His voice breaking and fighting back tears, Ed Branham on March 29 announced 182 Lorain Schools employees were being laid off as part of $7.3 million in cuts to a projected $12 million deficit.
“This is a major impact on people’s lives,” Branham said. “We’re impacting families and their livelihoods.”
Branham, a longtime Lorain Schools employee who retires next month, had returned to the nearly destitute school district as interim superintendent last September to try to save it. But after an earned income tax levy failed in November, Branham had the thankless task of dismantling much of it.
“That was my toughest and most negative time here in Lorain,” he said. “I love the people here.”
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Branham, 66, had been looking forward to retiring from his job as director of graduate studies at Ashland University but said he returned out of love for the school district.
“I still believe in Lorain,” Branham said last week. “I owe a lot of gratitude to the Lorain City School District.”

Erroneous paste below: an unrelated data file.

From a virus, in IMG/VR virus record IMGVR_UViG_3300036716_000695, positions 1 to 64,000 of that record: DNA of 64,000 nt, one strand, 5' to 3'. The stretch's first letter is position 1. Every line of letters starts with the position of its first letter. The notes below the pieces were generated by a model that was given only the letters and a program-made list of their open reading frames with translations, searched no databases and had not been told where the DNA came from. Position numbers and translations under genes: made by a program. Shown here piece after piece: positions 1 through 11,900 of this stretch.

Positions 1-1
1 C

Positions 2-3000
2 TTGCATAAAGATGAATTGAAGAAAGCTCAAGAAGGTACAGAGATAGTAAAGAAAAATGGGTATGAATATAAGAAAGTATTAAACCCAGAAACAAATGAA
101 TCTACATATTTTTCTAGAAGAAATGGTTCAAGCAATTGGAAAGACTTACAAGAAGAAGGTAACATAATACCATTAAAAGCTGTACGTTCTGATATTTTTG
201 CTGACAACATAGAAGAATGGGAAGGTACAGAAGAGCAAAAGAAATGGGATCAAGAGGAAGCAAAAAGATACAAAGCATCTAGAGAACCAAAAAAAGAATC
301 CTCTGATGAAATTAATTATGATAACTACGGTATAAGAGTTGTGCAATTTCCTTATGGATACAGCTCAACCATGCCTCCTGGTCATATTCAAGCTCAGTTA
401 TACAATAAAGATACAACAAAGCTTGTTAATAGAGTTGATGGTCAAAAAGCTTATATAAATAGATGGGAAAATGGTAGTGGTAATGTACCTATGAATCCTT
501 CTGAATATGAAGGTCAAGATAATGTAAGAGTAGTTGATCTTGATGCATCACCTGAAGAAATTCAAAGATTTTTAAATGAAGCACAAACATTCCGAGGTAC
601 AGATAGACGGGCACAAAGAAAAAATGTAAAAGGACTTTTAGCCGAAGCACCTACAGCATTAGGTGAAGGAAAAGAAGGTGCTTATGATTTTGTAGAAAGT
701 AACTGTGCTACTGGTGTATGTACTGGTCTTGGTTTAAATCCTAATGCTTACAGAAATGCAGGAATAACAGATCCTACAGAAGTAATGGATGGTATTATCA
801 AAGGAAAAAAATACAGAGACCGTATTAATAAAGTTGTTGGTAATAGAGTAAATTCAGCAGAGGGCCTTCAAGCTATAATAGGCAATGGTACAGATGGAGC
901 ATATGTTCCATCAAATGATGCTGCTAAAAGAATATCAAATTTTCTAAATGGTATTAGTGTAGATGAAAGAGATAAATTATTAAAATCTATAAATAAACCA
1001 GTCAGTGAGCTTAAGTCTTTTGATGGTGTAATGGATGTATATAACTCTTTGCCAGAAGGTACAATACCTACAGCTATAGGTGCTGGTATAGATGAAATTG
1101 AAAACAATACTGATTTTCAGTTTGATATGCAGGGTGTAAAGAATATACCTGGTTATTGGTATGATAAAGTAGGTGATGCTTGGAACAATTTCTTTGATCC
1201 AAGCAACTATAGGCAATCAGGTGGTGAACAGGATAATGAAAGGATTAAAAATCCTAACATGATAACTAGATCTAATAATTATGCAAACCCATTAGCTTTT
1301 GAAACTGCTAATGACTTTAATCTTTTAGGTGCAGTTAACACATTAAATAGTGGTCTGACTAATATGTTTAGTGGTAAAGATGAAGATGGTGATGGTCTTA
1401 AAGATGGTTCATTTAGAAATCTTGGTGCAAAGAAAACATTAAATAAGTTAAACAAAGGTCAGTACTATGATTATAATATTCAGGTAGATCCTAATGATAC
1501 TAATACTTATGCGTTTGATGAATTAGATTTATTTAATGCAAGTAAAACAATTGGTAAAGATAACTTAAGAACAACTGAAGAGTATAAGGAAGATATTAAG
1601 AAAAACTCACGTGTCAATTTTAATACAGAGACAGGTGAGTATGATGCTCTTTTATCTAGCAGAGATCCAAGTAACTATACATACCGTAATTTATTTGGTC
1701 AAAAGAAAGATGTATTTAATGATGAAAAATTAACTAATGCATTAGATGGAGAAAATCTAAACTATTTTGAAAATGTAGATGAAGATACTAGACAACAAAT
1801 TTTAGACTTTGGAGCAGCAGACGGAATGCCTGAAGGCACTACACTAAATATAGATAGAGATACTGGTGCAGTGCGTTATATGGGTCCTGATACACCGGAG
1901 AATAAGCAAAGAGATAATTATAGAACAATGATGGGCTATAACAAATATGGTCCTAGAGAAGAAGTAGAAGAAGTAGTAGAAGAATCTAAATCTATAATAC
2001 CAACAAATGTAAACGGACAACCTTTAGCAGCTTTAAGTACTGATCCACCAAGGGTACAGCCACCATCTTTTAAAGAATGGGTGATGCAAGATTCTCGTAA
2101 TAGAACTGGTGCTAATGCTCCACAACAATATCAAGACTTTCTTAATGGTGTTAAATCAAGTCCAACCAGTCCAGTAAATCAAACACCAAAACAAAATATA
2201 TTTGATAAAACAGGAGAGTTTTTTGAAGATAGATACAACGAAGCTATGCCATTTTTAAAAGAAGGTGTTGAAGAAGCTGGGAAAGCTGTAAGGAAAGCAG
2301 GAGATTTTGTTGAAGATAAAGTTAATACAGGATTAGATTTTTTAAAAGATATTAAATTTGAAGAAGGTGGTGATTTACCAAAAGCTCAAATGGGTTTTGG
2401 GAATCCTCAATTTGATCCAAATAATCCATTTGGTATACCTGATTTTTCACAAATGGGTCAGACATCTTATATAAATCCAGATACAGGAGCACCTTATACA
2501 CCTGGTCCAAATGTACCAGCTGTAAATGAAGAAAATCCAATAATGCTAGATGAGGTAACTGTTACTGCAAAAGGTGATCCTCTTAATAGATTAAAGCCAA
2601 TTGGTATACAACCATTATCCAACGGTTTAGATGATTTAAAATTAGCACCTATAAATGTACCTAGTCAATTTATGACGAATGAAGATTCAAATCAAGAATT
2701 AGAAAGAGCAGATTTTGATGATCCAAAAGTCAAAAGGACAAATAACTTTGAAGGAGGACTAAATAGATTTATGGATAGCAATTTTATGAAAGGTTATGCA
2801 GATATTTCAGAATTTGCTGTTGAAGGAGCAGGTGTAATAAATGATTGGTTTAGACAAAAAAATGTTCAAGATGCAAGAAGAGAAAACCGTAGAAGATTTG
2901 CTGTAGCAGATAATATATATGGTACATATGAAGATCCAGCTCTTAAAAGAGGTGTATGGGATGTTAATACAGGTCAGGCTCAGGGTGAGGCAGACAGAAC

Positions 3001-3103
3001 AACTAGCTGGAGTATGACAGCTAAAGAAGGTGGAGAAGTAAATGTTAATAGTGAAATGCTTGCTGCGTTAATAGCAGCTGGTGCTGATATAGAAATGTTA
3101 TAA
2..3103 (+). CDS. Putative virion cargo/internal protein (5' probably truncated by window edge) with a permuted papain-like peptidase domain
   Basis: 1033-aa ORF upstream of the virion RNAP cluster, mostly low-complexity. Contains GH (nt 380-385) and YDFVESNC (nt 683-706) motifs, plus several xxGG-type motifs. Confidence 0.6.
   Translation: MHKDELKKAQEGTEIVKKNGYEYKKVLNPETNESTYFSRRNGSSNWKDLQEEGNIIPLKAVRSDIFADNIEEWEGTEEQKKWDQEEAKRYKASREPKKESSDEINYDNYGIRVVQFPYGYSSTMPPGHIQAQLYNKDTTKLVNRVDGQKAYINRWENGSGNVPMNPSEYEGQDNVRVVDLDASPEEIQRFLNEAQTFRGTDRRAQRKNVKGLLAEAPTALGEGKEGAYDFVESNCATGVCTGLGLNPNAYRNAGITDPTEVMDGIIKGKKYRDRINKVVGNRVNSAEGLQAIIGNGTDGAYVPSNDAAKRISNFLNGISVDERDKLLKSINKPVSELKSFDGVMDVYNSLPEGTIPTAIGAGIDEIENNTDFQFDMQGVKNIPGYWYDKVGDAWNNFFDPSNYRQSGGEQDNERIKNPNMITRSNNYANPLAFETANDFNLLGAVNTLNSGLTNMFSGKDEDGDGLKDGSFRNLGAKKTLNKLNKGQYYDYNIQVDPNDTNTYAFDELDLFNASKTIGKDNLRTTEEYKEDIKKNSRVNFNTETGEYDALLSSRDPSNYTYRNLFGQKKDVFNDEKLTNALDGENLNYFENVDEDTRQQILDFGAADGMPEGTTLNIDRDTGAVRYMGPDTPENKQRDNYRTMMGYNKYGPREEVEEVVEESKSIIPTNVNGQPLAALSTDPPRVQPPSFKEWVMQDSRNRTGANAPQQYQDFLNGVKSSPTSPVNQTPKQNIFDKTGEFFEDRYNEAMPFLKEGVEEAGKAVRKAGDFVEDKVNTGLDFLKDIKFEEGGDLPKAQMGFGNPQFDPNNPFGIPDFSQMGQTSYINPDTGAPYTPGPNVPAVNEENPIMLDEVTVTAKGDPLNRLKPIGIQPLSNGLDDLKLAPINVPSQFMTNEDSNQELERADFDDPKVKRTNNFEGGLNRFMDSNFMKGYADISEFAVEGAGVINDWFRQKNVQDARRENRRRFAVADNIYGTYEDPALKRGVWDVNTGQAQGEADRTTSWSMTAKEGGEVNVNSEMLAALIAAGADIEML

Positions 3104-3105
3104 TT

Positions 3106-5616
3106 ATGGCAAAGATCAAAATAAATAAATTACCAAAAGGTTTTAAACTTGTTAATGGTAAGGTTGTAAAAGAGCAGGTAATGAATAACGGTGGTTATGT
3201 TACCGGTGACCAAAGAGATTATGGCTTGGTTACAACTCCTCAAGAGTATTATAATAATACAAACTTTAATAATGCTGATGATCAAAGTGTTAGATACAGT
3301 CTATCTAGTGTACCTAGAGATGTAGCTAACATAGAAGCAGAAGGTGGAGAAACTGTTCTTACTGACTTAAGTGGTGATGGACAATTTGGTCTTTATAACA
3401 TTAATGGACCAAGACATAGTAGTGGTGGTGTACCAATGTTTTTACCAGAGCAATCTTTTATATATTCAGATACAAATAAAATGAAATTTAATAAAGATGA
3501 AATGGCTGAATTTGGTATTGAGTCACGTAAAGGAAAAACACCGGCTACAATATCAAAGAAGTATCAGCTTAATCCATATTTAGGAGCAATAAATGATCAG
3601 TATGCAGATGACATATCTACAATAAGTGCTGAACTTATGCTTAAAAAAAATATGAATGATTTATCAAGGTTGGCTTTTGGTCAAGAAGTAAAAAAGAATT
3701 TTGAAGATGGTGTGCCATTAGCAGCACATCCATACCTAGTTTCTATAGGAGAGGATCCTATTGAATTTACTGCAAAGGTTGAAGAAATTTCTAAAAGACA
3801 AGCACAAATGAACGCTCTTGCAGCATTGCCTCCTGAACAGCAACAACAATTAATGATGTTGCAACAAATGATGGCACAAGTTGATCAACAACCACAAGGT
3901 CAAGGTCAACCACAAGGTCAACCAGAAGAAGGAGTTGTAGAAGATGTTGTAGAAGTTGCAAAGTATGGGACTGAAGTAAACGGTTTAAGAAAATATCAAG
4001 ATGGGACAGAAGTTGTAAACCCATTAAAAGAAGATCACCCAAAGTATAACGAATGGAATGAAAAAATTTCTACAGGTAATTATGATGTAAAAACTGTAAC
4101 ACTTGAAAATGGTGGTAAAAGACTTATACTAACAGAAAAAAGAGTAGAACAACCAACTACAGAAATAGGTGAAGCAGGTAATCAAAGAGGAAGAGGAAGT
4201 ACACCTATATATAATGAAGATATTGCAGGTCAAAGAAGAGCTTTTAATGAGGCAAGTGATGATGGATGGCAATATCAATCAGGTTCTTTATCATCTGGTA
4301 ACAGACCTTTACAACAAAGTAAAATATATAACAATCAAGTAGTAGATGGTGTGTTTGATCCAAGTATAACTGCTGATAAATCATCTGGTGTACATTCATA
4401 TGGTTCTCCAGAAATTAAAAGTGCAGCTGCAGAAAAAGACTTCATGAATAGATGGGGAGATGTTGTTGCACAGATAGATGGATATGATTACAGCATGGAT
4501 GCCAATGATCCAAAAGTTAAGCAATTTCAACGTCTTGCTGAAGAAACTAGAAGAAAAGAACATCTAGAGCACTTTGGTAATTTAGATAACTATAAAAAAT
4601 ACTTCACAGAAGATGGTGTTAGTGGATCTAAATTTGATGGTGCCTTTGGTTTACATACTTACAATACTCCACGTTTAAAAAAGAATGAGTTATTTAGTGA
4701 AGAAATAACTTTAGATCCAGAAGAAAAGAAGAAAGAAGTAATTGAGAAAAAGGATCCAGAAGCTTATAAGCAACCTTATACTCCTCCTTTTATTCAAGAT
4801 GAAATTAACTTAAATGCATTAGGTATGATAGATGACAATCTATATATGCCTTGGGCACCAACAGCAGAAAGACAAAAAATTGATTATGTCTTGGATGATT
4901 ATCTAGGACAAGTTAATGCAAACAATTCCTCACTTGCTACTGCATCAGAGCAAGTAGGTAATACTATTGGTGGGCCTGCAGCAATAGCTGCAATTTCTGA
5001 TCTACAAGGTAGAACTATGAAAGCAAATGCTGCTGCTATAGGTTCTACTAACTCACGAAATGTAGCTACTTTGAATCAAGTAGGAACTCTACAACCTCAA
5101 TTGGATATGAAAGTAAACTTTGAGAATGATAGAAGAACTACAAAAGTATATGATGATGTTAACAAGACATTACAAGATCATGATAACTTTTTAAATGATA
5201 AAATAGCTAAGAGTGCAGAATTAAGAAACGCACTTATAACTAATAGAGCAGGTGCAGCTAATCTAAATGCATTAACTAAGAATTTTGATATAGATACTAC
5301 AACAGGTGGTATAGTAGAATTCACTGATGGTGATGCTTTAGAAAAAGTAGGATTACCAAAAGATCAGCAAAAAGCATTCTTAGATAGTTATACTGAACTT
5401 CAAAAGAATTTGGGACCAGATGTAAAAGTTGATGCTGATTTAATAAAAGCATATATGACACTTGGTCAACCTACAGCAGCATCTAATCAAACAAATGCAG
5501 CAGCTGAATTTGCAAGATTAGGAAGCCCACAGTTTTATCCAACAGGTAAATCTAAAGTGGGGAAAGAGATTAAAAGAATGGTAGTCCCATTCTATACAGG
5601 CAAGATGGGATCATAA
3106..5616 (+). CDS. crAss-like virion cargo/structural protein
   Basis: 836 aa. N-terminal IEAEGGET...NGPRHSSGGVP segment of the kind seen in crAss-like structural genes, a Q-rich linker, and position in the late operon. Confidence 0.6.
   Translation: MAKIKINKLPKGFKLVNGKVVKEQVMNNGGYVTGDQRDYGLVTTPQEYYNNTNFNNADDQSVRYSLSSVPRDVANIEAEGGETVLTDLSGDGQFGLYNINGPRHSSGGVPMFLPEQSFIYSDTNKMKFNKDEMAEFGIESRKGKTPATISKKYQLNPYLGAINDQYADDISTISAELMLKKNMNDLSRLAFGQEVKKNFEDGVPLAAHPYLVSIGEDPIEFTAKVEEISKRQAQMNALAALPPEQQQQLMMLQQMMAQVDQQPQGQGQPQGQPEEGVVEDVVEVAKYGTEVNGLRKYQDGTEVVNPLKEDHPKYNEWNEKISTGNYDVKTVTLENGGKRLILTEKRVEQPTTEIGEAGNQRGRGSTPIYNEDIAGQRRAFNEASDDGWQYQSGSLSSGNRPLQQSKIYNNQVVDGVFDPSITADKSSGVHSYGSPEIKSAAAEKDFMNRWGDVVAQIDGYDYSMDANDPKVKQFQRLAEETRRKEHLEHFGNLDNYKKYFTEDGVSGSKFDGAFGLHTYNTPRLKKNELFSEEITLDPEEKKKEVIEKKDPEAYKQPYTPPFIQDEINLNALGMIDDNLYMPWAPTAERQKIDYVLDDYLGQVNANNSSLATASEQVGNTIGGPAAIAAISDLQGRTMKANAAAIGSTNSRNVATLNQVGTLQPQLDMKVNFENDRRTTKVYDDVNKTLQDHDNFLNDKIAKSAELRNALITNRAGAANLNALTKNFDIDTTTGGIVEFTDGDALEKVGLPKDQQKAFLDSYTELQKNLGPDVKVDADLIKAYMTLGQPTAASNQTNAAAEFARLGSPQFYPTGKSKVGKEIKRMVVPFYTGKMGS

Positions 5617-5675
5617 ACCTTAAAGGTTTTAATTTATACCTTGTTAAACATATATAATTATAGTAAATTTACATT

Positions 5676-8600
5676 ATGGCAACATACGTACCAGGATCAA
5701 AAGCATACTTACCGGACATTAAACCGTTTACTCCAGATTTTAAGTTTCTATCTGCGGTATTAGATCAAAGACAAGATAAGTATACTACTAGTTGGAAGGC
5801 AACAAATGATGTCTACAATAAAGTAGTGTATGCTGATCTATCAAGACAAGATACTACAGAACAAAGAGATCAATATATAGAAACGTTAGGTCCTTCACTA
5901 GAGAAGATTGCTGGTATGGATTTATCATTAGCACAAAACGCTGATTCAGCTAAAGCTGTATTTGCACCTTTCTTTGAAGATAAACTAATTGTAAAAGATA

Branham began his education career at Lorain Schools in 1968 as a coach and teacher at the former Irving Junior High School and stayed in the district until 1991. He returned for a second stint from 1996 through 2002, spending the last year as interim superintendent.
Since Superintendent Tom Tucker was hired in August, Branham has been substituting for Stephen Sturgill, assistant superintendent for curriculum and instruction. Sturgill last month began serving a yearlong tour with the Ohio Army National Guard, which will include service in Afghanistan.
Branham, who grew up in Fairmont, W.Va., said getting hired in Lorain may have saved his life because it kept him from getting drafted for the Vietnam War, in which several teacher friends of his were killed after being drafted. Branham’s wife, Phyllis, worked for the district for 28 years, and their children, Andrew and Kerri, went to Lorain Schools. Branham lived in Lorain before moving to Avon after leaving the district.